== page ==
Once an AE/PC/SRS has been identified, we can help to ensure the report is as useful as possible for PV departments by collecting as much information as we can at the end of the interview – e.g. the number of patients and other identifying characteristics, if these are available. The BHBIA does appreciate that it is not always easy in an interview situation to distinguish mentions of actual patients/groups of patients; our advice is to follow the principle of ‘if in doubt, report’
For AEs/PCs/SRSs described in groups of patients with no individual identifiers, then it is acceptable to complete one form for several patients.
A group = ‘several’ ‘a few’ i.e. an unidentified number more than 1 but must refer to actual patients seen/treated.
Solicited reports are those derived from organized data collection systems, which include clinical trials, registries, post-approval named patient use programmes, other patient support and disease management programmes, surveys of patients or health care providers, or information gathering on efficacy or patient compliance. The European Medicines Agency (EMA) state that “safety reports originating from market research (MR) projects should be considered as solicited reports.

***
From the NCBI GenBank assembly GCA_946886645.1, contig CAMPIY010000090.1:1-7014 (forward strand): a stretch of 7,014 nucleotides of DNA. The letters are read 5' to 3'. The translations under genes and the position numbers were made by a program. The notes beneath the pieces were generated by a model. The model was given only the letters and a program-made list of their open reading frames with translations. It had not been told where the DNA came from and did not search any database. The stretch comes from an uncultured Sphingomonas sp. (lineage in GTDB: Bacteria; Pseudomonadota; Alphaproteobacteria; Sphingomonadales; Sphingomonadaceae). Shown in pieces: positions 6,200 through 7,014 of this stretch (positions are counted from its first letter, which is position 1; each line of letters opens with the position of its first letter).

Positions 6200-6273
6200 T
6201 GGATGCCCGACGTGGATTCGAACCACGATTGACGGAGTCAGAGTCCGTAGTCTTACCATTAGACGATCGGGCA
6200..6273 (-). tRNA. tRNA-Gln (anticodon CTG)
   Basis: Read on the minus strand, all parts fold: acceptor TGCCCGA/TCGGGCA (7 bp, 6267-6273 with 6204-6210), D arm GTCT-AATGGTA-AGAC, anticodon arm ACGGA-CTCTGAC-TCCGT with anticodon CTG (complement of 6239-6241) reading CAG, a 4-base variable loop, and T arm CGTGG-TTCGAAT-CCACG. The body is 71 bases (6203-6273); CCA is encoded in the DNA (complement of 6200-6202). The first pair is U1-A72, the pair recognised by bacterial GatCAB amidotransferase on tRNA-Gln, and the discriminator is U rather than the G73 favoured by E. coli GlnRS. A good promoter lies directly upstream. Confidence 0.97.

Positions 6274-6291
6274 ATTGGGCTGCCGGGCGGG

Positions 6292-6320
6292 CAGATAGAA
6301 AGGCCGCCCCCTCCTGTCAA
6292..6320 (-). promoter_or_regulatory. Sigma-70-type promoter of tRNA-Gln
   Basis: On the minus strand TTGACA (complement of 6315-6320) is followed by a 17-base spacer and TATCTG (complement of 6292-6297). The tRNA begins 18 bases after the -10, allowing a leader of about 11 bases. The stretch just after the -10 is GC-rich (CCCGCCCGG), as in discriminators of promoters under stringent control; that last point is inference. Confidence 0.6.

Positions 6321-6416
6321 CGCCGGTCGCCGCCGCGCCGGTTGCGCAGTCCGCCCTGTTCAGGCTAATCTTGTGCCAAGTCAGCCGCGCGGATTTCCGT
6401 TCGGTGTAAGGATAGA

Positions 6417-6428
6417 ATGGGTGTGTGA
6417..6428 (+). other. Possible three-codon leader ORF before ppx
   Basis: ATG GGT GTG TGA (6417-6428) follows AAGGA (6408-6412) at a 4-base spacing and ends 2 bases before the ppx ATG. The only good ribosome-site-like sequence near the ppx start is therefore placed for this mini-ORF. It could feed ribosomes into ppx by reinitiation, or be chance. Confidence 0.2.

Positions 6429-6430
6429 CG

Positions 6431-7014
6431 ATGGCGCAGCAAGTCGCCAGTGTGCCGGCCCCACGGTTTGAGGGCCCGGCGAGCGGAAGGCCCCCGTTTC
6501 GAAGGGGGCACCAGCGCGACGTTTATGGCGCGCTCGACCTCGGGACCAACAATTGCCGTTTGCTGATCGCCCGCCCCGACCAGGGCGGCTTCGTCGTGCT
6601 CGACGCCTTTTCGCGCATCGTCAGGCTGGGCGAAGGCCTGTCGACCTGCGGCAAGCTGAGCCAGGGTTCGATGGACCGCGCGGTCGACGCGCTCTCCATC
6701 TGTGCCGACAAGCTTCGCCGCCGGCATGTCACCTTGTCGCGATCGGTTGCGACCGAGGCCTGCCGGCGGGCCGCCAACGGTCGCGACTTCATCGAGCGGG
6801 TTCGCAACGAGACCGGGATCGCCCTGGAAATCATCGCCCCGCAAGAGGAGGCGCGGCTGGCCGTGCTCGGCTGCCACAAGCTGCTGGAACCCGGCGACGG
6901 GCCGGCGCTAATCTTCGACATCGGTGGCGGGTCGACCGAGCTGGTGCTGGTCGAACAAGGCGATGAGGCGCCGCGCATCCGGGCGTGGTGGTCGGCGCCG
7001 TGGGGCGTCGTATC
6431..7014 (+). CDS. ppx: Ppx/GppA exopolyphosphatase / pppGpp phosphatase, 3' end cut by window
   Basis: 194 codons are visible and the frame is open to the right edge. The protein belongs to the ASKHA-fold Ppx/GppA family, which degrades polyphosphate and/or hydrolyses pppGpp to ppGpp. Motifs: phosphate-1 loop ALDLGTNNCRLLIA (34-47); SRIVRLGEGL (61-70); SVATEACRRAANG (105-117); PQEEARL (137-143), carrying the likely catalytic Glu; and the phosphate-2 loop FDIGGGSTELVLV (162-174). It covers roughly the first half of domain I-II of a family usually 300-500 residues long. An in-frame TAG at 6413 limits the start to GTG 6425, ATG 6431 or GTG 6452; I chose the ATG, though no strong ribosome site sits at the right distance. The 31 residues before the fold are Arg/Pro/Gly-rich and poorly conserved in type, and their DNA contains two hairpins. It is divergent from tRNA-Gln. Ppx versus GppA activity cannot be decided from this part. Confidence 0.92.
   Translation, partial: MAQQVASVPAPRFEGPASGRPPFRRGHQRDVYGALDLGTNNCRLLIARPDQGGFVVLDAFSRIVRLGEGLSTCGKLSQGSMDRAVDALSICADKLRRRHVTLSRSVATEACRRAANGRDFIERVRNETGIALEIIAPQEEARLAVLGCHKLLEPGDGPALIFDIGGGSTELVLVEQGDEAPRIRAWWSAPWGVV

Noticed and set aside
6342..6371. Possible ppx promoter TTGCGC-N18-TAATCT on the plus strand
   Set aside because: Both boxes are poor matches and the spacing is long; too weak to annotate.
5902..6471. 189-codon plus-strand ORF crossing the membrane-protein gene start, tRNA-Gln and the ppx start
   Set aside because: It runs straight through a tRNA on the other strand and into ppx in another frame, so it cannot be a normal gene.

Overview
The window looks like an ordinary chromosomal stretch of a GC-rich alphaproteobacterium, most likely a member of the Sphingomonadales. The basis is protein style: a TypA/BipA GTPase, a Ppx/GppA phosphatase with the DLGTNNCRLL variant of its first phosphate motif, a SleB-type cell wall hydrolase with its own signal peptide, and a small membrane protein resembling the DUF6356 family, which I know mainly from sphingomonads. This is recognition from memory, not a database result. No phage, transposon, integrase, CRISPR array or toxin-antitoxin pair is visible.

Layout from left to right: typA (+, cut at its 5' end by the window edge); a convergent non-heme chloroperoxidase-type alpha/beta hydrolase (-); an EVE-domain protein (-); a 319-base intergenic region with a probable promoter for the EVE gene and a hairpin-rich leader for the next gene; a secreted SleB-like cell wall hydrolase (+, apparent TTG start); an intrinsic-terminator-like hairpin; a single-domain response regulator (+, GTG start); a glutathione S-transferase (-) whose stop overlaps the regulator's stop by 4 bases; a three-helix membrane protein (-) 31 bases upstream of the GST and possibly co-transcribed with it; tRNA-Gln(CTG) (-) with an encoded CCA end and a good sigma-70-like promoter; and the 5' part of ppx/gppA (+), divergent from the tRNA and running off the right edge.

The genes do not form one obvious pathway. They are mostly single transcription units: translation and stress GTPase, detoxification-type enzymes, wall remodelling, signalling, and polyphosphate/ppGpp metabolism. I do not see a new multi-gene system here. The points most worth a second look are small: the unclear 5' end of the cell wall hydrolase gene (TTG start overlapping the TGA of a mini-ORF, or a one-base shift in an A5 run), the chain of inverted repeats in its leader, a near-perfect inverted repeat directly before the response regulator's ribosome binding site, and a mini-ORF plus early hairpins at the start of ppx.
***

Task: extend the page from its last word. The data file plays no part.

Unsolicited are those derived spontaneously outside organised data collection and include spontaneous reports, literature reports, other sources e.g. lay press and those from the internet or digital media. AEs/PCs/SRSs arising from the use of social media to gather MR information i.e. digital listening will be unsolicited reports whilst those cited during any other form of online market research, face to face, telephone or postal market research will be solicited reports.
However, this distinction does not make any difference to MR AE/PC/SRS collection or reporting practices. There is no requirement for a market researcher to state whether the AE/PC/SRS is a solicited or unsolicited report.
If an AE/PC/SRS is reported by a patient but there aren’t any details other than:
- The fact it was an actual patient
- There is an AE/PC/SRS (that meets the definitions)
- We have a respondent/reporter (the patient)
- There is a medicine